It doesn’t take much for people on the internet to flail their arms up in the air when something doesn’t go their way. In fact in the world of social media, now is probably a time when it’s the easiest to do so. When Tata Motors announced that a front-wheel-drive, elongated version of the Harrier would carry the iconic Safari badge, people dismissed it before the new Safari even set off. Our Youtube comments were inundated with people praising the Safari Storme and ridiculing the successor. While last time we could only spend a few hours with the SUV, we wanted to spend some more time with it for more comprehensive impressions and if the Safari does what it needs to, and where does it really fall behind.
Is the new Tata Safari a good 3-Row SUV?
For starters, if someone is looking for a 3-row SUV and is seeking occupant space, for its price, there is very little that comes close. Space in the second and third row is ample and you’d be comfortable even for long journeys. It’s the only 3-row vehicle that comes close to the Toyota Innova Crysta, but that’s far as it goes. Having said that, passengers in the 6 or 7 seat model will be quite comfortable on long journeys and wouldn’t be complaining about it.
The 6 seat model is especially to my liking. The seats are quite supportive and comfortable in the second row but the model we sampled this time was the 7-seat variant. The middle-row bench doesn’t give you that higher seating position as the captain seats do but are comparatively comfortable.
Getting into the third row isn’t the easiest. But, what makes the third-row seats quite usable is that the elongation of the vehicle, from the Harrier, has opened up a lot of room in the back. Additionally, the seat itself is higher than most other cars in its segment, and good under-thigh support means that you don’t sit with your knees high up. It also results in good knee room in the third row. So unlike other converted SUVs which offer third rows that are usable for short journeys, the Safari will offer more than an acceptable amount of space and comfort.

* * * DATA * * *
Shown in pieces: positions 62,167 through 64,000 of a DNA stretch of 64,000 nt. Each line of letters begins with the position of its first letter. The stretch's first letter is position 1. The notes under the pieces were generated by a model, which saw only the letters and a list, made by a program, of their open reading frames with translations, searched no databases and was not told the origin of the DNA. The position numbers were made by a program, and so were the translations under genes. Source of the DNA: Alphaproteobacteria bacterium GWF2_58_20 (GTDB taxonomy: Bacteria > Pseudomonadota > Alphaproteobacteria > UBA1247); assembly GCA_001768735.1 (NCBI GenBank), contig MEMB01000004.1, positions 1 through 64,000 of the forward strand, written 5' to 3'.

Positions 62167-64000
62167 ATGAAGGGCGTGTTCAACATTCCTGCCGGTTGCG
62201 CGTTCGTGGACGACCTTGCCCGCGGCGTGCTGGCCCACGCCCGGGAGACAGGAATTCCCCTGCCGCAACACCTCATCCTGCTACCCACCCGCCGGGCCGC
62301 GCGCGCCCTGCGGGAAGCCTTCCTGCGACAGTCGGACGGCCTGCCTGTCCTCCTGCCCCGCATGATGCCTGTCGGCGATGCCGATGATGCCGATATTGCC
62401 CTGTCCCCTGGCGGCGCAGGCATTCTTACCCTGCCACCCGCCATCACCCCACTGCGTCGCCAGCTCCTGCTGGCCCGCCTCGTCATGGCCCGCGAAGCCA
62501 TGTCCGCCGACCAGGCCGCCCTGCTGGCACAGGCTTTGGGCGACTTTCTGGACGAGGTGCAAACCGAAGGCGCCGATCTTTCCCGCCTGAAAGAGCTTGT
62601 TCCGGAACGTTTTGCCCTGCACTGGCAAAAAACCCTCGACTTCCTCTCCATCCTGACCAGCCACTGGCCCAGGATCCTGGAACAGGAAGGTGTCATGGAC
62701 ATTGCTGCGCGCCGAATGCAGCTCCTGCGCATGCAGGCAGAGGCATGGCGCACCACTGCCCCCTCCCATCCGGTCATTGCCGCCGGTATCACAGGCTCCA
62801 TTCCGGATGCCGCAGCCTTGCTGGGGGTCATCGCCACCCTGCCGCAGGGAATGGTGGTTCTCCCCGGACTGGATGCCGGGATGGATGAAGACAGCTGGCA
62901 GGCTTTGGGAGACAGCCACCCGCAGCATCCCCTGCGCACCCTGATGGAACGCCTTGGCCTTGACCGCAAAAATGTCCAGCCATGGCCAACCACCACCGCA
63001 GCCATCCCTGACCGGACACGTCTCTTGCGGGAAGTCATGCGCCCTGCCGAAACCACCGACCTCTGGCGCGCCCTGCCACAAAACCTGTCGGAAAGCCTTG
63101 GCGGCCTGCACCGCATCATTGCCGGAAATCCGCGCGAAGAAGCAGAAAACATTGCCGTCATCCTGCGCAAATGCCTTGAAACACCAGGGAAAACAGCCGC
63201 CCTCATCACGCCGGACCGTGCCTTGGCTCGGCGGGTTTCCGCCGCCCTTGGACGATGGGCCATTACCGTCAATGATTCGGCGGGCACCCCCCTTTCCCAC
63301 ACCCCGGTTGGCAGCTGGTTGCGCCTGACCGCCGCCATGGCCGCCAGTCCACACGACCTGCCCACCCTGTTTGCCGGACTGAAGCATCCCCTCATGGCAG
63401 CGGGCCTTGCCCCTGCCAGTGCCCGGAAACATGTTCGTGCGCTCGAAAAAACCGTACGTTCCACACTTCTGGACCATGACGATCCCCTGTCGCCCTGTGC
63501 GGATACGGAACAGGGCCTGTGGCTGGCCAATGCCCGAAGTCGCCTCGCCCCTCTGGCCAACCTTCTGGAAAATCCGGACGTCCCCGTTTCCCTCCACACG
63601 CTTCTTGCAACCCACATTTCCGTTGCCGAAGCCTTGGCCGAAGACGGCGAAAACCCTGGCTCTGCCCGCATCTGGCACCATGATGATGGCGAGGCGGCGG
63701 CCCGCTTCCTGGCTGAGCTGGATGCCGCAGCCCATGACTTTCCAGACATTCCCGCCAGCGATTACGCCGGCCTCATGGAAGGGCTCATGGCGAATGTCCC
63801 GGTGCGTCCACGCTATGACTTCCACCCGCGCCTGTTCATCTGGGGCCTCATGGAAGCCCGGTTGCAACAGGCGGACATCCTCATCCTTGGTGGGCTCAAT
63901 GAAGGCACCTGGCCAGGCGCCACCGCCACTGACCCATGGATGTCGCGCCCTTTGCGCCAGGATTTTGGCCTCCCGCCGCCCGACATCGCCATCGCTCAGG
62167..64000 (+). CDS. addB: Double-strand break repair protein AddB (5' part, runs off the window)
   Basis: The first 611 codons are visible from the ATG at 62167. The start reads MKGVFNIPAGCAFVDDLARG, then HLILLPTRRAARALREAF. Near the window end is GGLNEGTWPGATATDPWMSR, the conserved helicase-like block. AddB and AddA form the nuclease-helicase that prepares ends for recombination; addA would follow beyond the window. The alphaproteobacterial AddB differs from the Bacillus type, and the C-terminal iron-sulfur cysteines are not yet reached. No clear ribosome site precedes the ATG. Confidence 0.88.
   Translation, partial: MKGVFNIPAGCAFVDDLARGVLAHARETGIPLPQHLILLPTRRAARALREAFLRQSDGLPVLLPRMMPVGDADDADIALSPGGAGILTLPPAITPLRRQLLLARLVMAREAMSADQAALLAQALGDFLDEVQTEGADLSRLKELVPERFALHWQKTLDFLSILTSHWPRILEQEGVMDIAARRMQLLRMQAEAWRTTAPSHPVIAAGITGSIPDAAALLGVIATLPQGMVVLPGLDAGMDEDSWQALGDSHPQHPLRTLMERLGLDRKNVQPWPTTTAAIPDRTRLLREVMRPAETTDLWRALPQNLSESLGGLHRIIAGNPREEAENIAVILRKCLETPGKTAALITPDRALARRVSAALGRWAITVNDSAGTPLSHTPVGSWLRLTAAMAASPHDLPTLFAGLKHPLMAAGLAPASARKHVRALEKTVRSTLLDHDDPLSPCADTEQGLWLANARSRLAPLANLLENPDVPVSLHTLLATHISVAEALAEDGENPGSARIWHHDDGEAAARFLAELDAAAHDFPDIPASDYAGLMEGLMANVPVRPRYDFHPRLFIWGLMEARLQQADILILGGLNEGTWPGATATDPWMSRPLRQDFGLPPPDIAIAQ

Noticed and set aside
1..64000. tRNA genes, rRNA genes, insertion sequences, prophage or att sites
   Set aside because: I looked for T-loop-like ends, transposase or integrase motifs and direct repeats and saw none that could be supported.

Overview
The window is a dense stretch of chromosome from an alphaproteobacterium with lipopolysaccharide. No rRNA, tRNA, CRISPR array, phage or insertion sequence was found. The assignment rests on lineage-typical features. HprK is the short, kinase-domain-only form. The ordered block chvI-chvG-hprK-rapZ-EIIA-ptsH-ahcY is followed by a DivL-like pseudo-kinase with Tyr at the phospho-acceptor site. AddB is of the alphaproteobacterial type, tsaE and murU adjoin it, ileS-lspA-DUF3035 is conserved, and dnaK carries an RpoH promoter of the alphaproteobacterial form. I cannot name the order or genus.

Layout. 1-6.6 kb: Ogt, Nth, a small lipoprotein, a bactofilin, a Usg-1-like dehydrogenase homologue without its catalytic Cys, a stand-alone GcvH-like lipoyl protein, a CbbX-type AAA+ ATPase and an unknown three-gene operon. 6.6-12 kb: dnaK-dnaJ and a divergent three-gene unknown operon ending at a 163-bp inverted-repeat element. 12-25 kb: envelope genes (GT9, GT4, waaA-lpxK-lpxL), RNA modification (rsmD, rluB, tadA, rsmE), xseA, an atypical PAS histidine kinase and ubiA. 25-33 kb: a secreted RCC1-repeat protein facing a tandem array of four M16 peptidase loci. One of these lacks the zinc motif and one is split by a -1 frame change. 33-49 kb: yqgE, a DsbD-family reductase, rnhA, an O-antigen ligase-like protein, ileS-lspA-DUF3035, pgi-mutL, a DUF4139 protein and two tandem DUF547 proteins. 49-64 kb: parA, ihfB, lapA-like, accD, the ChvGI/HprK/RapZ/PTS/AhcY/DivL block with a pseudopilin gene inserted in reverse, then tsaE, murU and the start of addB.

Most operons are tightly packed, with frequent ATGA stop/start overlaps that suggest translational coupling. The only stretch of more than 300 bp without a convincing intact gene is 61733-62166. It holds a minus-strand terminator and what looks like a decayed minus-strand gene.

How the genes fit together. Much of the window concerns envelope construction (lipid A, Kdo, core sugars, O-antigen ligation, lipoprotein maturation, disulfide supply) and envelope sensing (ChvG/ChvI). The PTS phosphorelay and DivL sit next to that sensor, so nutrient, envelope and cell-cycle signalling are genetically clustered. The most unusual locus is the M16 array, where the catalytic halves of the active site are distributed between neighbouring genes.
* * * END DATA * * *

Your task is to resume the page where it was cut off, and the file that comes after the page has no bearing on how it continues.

Is the new Tata Safari well equipped?
While the interior is identical to the Harrier, albeit, with some trim colour changes, the Safari comes adequately equipped. However, it does leave room for improvement in many areas. The touchscreen is quite frankly, slow and Apple CarPlay and Android Auto are not allowed to use the full width of the ultra-wide thick bezelled screen. That makes it difficult to use while driving. The instrument cluster offers an analogue speedometer, the rest of the information is delivered through a digital colour screen. However, it is quite difficult to read. I feel the whole graphics on the screen require a fresh look with a redesign to simplify.
You get some connected car features, a JBL sound system, a total of eight charging points spread across 3 rows of seats, and the party piece which Tata calls “Boss Mode”. A lever on the front passenger seat that allows the rear passenger to move the front seat front/back to create more legroom. You get the most important thing Indian consumers want, despite our climate conditions, a Panoramic sunroof. While it is unnecessary, it does well to brighten up the cabin.